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Re: [tor-talk] Logging in to Yahoo e-mail accounts now failing???

On 5/20/2011 6:45 AM, Curious Kid wrote:
From: grarpamp<grarpamp@xxxxxxxxx>
To: tor-talk@xxxxxxxxxxxxxxxxxxxx
Sent: Fri, May 20, 2011 10:17:02 AM
Subject: Re: [tor-talk] Logging in to Yahoo e-mail accounts now failing???
If yahoo is actually rejecting log-in attempts based on perceived
  geographical information, what do they think that they are achieving?
I  can speak for no one else... however I think that any provider of  online
services that does this is foolish.
Do we think they are actually doing this? I've used my Yahoo account all over
the world.

The timing of this is suspect. They are now rolling out Yahoo! Mail Beta. To use
it requires accepting their new terms of service and privacy policy.

 From http://info.yahoo.com/privacy/us/yahoo/details.html

When you register we ask for information such as your name, email  address,
birth date, gender, ZIP code, occupation, industry, and  personal interests.
There's no such thing as a free lunch. FYI - for the all - trusting users of "free" email providers, don't give your real information. There's no upside & lots of potential very bad down side. As far as the relatively new practice of Goggle & ? others ? asking for a cell # in some cases to verify your identity, any data they ask for as backup security measures (like security questions), or a phone # is stored in a data base. Other than them getting a phone # for marketing purposes, having additional security questions would probably provide sufficient security if they suspect "suspicious behavior" before one actually logs in. If someone actually gains access to your acct, then a provider having a phone # is irrelevant (unless they show it in your acct). If the phone # is shown in acct settings (don't know - never gave them one), hackers gaining access now have that.

If hackers get in your acct, security is out the window. If they're trying, but being asked for backup ID info, many types of info would provide sufficient security. Their argument is probably, "the user has to physically possess the (cell) phone to receive security related correspondence from the provider." Maybe, but I imagine the real reason is to get around the telemarketing "no call" laws. Once you have an established "business relationship" w/ a company (by signing up for their service & giving an address, valid phone #), technically they are exempt from no - call telemarketing laws.

Security questions provide no marketing advantages for them. Note: I never give "normal" answers to security questions. Oldest sibling's name might be "krankcace," etc. If you put "lady gaga" as favorite singer, you might deserve to have an acct hacked.:) Google, Yahoo, etc., apparently believe it necessary to employ much greater security techniques than banks, Fidelity, Vanguard, etc.
some financial products and services we might  also ask for your address, Social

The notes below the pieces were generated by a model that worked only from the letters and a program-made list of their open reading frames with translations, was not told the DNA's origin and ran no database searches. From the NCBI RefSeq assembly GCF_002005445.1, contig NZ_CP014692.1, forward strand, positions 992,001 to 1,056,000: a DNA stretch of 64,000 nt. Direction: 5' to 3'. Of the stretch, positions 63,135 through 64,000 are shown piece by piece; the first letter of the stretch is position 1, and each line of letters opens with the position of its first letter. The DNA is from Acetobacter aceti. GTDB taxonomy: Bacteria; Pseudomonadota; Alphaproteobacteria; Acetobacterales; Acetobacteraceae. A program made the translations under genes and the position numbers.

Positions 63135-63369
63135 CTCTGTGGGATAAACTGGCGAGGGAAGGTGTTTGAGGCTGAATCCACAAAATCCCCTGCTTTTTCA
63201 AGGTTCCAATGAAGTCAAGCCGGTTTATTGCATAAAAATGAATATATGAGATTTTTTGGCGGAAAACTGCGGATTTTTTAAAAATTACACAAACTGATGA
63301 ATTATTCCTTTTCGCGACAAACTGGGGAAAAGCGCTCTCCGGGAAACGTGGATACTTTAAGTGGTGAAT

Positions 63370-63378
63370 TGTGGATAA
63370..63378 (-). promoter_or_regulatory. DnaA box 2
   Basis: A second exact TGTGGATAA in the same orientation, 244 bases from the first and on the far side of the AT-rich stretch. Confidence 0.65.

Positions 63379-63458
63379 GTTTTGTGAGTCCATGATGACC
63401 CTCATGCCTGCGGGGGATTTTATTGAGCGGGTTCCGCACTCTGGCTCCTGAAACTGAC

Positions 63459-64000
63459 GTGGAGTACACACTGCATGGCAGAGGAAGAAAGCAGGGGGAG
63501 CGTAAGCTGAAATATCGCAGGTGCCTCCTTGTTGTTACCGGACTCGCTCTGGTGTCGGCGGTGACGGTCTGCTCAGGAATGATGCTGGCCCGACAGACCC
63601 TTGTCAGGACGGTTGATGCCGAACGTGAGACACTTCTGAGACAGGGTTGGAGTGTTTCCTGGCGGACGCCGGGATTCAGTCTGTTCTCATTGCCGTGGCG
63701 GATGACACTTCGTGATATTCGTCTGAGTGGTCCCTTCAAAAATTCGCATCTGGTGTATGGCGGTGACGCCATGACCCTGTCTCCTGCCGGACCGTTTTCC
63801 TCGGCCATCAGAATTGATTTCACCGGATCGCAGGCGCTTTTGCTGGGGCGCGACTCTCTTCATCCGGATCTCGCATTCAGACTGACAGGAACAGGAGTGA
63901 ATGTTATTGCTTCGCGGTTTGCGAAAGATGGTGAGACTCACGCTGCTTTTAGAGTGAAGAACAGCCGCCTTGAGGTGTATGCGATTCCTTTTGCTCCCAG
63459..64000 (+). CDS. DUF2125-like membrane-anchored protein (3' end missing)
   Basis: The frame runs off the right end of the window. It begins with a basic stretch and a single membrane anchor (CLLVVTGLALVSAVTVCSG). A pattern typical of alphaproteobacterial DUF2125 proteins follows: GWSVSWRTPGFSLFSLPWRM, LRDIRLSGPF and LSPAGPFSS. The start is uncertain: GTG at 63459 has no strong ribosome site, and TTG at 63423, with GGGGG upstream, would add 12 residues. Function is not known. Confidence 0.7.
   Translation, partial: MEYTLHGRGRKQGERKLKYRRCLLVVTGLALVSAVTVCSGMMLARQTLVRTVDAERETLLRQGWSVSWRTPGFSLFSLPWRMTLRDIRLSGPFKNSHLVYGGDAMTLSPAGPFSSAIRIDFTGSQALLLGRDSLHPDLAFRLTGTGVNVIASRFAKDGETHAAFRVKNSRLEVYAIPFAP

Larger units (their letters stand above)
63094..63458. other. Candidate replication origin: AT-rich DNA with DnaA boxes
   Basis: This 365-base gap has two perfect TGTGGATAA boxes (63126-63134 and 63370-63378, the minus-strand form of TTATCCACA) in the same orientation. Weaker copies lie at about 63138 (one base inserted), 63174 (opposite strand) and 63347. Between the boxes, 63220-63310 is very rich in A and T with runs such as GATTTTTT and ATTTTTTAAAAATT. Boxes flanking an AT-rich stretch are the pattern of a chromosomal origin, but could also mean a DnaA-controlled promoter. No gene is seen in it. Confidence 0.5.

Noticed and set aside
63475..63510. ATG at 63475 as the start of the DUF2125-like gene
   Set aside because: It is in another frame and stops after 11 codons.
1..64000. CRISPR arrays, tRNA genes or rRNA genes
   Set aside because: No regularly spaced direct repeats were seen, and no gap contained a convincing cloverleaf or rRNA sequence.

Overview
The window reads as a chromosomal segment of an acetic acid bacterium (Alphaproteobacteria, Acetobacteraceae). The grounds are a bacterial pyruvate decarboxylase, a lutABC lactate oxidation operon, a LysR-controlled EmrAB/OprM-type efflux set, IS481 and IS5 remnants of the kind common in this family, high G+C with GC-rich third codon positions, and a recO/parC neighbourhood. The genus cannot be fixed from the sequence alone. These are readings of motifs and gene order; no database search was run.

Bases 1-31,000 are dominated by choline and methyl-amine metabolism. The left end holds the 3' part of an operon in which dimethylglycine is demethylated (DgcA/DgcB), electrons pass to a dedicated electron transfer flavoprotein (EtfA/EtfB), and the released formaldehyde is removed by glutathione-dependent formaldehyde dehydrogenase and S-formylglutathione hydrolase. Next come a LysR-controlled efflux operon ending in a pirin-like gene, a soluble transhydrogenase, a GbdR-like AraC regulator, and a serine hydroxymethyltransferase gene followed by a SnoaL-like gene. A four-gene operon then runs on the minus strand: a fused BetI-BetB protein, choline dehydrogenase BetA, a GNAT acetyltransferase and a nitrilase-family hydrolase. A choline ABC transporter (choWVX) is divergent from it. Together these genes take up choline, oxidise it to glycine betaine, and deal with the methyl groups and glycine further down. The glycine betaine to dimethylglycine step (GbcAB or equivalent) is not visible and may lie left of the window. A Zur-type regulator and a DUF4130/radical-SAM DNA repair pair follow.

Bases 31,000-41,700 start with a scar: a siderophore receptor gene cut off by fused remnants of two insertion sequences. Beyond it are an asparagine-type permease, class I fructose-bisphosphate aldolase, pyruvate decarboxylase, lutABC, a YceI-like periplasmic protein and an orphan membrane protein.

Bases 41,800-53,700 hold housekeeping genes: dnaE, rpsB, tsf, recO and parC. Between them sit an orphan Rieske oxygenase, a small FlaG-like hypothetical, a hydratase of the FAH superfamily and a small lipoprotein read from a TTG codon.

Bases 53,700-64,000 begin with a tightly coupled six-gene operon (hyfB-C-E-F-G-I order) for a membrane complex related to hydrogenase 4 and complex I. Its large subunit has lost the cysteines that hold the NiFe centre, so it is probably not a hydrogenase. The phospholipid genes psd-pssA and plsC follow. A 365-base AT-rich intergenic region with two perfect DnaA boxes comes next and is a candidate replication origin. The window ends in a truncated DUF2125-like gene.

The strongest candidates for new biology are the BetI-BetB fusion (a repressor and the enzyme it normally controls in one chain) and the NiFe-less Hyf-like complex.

Security number, and information about  your assets.
If users give Yahoo, Google (or services marketing through them) an SSN, good luck. There's probably no end to amount of junk mail you'll receive based on your credit scores.
Yahoo! displays targeted advertisements based on personal information. ...
Yahoo! provides personally relevant product features, content,  advertising,
spam and malware detection by analyzing your email.  Some  of these features and
advertising will be based on our understanding of  the content and meaning of
your emails.  For instance, we analyze email  messages to identify key elements
of meaning and then categorize this  information for immediate and * future * use.
Don't write anything in email that you wouldn't want the world to know, unless 1st compose it outside of their websites & then encrypting the file, before sending by email.

By using the Services, you consent to allow Yahoo!âs automated systems  to scan
and analyze all incoming and outgoing communications content  sent and received
from your account... If you  consent to this ATOS and communicate with
non-Yahoo! users using the  Services, you are responsible for notifying those
users about this  feature.
Companies w/ these types of policies scan your friends' correspondence with you, as well as yours. Don't write anything in "normal" email that you wouldn't want the world to know. Why this practice is deemed legal in some countries, don't know. By contrast, persons have been prosecuted for "hacking" into their spouse's email.

A lot of people correspond w/ doctors, lawyers by email. Do you really want that type of info being "analyzed" (& info stored "for future use")? There should be some "expectation of privacy" for email, but there isn't. Unless you want to catch a cheating spouse - then you might be prosecuted.

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